QUEEN CITY COACH COMPANY v. Fultz

Annotate this Case

98 S.E.2d 860 (1957)

246 N.C. 523

QUEEN CITY COACH COMPANY v. Robert Emerson FULTZ and Mrs. Robert Emerson Fultz. Ralph C. LITTLE v. Robert Emerson FULTZ and Mrs. Robert Emerson Fultz.

No. 243.

Supreme Court of North Carolina.

June 28, 1957.

*863 Harris & Coble, Albemarle, for plaintiffs, appellants.

Carpenter & Webb, Charlotte, for defendants, appellees.

BOBBITT, Justice.

All questions posed relate to the electrical signal device on the Fultz car. Appellants contend that, "without a prior showing that such signal was `approved by Department' as required by G.S. § 20-154(b)," the evidence relating to the use thereof should have been excluded. Their assignments of error challenge (1) the competency of such evidence, (2) the charge of the court relating thereto, and (3) the court's failure to give requested instructions.

If the Fultz car made a left turn without giving a signal as required by G.S. § 20-154, this statutory violation would constitute negligence per se; and if such negligence proximately caused the collision, plaintiffs were entitled to affirmative answers to the negligence issues. Bradham v. McLean Trucking Co., 243 N.C. 708, 91 S.E.2d 891, and cases cited. In Banks v. Shepard, 230 N.C. 86, 52 S.E.2d 215, the only case cited by appellants, the alleged violation by defendant of G.S. § 20-154 was considered with reference to defendant's negligence.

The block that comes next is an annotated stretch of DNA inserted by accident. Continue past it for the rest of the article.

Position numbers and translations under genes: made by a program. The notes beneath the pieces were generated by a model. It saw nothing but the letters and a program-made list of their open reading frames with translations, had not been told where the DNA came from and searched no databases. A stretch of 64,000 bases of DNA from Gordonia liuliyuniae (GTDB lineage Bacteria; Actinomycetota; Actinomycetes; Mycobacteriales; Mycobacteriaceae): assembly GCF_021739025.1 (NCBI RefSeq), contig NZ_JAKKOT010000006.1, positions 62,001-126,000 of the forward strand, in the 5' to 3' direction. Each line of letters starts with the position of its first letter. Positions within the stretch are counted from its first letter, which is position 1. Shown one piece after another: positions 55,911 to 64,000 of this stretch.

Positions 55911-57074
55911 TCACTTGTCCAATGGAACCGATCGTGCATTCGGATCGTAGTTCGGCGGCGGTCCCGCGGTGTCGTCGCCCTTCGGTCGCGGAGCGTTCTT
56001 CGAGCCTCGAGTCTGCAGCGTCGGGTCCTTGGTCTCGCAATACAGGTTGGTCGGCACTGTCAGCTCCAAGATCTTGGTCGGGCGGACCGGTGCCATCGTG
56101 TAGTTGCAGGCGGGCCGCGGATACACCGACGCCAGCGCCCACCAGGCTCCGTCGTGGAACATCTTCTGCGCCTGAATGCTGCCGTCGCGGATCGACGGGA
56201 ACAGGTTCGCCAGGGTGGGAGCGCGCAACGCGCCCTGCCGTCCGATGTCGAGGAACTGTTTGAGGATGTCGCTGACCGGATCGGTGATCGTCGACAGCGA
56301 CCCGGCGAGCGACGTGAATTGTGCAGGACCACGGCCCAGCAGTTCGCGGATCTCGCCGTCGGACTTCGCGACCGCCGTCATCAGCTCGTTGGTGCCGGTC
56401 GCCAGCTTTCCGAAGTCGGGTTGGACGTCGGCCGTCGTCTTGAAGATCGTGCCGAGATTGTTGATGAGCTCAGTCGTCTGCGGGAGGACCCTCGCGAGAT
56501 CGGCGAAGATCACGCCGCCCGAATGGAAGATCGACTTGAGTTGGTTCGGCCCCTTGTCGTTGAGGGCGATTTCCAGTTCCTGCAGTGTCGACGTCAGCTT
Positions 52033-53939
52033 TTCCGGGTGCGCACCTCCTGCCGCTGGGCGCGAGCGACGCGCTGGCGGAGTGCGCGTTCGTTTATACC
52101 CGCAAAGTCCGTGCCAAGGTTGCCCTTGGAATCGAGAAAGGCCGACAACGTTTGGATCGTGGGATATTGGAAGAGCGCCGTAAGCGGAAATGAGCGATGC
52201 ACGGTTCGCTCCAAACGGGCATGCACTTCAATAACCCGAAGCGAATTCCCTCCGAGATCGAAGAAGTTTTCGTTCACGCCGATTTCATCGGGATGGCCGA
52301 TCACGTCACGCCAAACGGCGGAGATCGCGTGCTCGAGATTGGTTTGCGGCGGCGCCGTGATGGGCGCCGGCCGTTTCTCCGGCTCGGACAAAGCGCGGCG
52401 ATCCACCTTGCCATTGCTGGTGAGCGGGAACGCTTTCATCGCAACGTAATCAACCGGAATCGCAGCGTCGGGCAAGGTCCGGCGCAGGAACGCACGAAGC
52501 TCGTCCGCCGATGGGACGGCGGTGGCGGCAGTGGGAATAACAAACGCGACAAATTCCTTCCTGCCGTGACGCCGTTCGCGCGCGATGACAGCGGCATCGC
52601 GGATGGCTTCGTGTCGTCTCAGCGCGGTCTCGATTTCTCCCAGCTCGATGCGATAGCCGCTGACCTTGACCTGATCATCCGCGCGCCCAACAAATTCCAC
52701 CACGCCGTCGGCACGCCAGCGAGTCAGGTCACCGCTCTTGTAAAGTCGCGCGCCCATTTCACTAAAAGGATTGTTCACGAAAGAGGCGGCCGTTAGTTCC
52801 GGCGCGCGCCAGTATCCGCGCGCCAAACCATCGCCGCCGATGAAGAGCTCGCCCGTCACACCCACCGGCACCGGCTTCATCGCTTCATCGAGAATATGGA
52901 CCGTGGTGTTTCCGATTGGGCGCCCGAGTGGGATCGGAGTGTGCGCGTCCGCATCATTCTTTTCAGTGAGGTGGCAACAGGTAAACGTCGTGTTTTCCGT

Here the jury's verdicts established the negligence of defendants. Error, if any, in relation to the negligence issues, was not prejudicial. Anderson v. Talman Office Supplies, 236 N.C. 519, 73 S.E.2d 141; Carolina Scenic Stages v. Lowther, 233 N.C. 555, 64 S.E.2d 846.

We consider the assignments of error as related to the contributory negligence issues. Defendants' allegations of contributory negligence include allegations to the effect that the collision was proximately caused by the plaintiffs' failure to exercise due care "to keep a proper lookout while operating the bus on a public highway" and "to heed and have due regard for the signal for a left turn given by Mrs. Fultz."

Apart from safety statutes prescribing specific rules governing the operation of motor vehicles, a person operating a motor vehicle must exercise proper care in the way and manner of its operation, proper care being that degree of care an ordinarily prudent person would exercise under the same or similar circumstances and when charged with like duty. Henderson v. Henderson, 239 N.C. 487, 491, 80 S.E.2d 383; Kellogg v. Thomas, 244 N.C. 722, 727, 94 S.E.2d 903; Weavil v. C. W. Myers Trading Post, 245 N.C. 106, 95 S.E.2d 533.

In determining whether Little was negligent in overtaking and attempting to pass the Fultz car, evidence of any signal that indicated the intention of the operator of the Fultz car to make a left turn was relevant and competent. True, there was no evidence that this type of electrical signal device had been approved by the Department; nor was there evidence that it had not been approved by the Department. Even so, the relevancy and competency of the evidence relating to said electrical signal device, when considered in relation to the contributory negligence issues, did not depend upon prior approval by the Department. Apart from G.S. § 20-154, it was for the jury to decide whether the signal was in fact given, *864 whether it was sufficient to indicate an intended left turn by the operator of the Fultz car and whether Little was negligent in failing to observe and heed such signal. Weavil v. C. W. Myers Trading Post, supra.